The more that people use the Internet, the more they tend to feel depressed and lonely, according to a two-year study on the social and psychological effects of surfing in cyberspace. Researchers at the Carnegie Mellon University, in Pittsburgh, found that people who spend even a few hours a week online experience higher levels of depression and loneliness than if they surf the web less frequently. "These were normal adults and their families and on average, for those who used the Internet most, things got worse," said Robert Kraut, a social psychology professor at Carnegie Mellon. The study suggested that the interactive medium may be no more healthy than more passive media, particularly television, sometimes disparaged as the idiot-box. Participants in the study used inherently social features such as e-mail and Internet chat more than they used passive information gathering such as reading or watching videos. But they reported a decline in interaction with family and a reduction in their circle of friends that directly corresponded to the amount of time they spent online.
Japan women see "no merit" to marriage.
More than one in four Japanese women in their 20s do not want to get married because they see no merit in doing so, a government research institute said. Among Japanese single women aged 25 to 29, some 27 percent have "no will" to get married, a survey conducted by the Health Ministry's research institute showed. The survey found the women saw "no merit" in getting married. It said 42 percent of the women in the 25-29 age bracket had no boyfriend while 50 percent of the men in the age group had no girlfriend.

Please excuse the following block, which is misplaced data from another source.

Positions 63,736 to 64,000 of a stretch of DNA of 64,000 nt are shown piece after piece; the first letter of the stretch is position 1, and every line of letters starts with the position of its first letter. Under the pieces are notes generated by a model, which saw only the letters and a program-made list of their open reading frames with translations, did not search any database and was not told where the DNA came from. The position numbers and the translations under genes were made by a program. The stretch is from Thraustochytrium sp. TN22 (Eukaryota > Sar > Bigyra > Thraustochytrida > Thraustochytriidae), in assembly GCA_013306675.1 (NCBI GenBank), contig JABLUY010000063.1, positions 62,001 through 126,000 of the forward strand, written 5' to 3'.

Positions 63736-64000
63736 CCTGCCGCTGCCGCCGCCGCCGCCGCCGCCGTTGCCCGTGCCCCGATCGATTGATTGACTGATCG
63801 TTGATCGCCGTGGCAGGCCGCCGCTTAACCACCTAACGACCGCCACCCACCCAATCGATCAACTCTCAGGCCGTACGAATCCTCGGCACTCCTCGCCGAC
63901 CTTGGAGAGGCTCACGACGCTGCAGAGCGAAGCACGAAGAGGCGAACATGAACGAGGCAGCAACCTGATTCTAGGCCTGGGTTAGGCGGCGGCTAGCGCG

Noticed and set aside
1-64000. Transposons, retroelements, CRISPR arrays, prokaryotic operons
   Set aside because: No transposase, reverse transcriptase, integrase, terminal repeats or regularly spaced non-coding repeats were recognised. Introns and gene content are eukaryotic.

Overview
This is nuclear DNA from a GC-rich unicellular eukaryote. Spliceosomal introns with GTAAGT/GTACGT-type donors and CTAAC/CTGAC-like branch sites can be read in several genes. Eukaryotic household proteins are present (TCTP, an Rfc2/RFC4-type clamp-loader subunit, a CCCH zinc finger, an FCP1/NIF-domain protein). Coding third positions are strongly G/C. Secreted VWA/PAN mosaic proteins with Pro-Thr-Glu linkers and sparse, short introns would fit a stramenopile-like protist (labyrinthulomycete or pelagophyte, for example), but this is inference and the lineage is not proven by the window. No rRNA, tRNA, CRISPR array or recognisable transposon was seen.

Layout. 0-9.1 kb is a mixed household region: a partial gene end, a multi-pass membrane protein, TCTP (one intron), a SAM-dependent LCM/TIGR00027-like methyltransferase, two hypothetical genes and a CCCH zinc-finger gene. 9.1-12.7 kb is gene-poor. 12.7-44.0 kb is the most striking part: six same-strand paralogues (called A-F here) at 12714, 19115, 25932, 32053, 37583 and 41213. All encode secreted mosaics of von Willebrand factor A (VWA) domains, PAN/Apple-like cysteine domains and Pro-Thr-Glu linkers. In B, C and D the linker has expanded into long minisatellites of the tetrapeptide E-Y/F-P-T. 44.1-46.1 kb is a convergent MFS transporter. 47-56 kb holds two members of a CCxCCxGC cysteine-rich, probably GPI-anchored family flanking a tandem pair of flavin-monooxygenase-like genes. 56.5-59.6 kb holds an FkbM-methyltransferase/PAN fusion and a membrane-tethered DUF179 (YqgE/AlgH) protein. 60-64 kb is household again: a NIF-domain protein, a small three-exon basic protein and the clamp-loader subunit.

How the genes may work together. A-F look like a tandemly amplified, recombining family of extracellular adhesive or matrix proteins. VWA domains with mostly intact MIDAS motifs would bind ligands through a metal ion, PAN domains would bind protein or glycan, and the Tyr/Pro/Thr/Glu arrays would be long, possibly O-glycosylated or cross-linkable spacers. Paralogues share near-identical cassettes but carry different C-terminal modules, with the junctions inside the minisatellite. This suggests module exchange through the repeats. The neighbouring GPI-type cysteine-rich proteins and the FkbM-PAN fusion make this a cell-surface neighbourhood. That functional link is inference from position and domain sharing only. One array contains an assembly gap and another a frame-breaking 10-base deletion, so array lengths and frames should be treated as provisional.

Britain on brink of second heroin epidemic.
Britain is on the brink of a second heroin epidemic involving children as young as 10, the government warned. Quoting the home Office, AFP said that cheap and ready supplies and a sophisticated network of drug pushers have led to an explosion in heroin "hot spots" for the young. Youngsters are both smoking and injecting the drug, and unlike the first wave of hardened drug addicts, who were aged 18 to 25, today's new users were reportedly much younger. Most of those identified by police and drug agencies as new users were aged 16 to 18 but a significant number were 14 to 16, and in some areas children as young as 10 and 12 were found using the drug. Many, already familiar with "recreational" drugs such as ecstasy and amphetamines, considered heroin "just another drug," said the report.
Approximately 120,000 West Germans commit suicide every year while another 250,000 are sent to the hospital after unsuccessful attempts, an official of Wurzburg University's psychiatric hospital says.
Armin Schmidtke, who specialises in suicide research, says the number of male suicide deaths in the country is double that of female suicide deaths, but women double men in number of suicide attempts.
He estimated that among every 10,000 men in West Germany, 27 would die by suicide, and 160 would attempt it. The corresponding figures among women are 12 and 300.
One in 5 children is 'mentally ill'
As many as one in five [British] children and teenagers suffer from some form of mental ill health including behavior problems, with one in 10 needing professional help, a survey claimed. The study of four to 20-year-olds is part of a three-year £1 million research project by the Mental Health Foundation.
June McKerrow, the foundation's director said: "Our study shows that the nation's children, the country's most important resource, are failing to thrive emotionally. This represents a serious threat to society and is an issue that must be addressed immediately."
The report defines mental ill health in a range from truancy and disruptive behavior to bed wetting and aggression, from delinquency to anorexia nervosa, depression and other serious problems like substance abuse.
By these measures 23 percent of adolescents aged 16-19 have some kind of mental health problem; 12 percent suffer from diagnosable anxiety disorders; 10 percent from disruptive disorders; 6 percent from bed-wetting and substance abuse depending on age, and 5 percent from attention-deficit disorders.
Children become exposed to drugs at 12-13.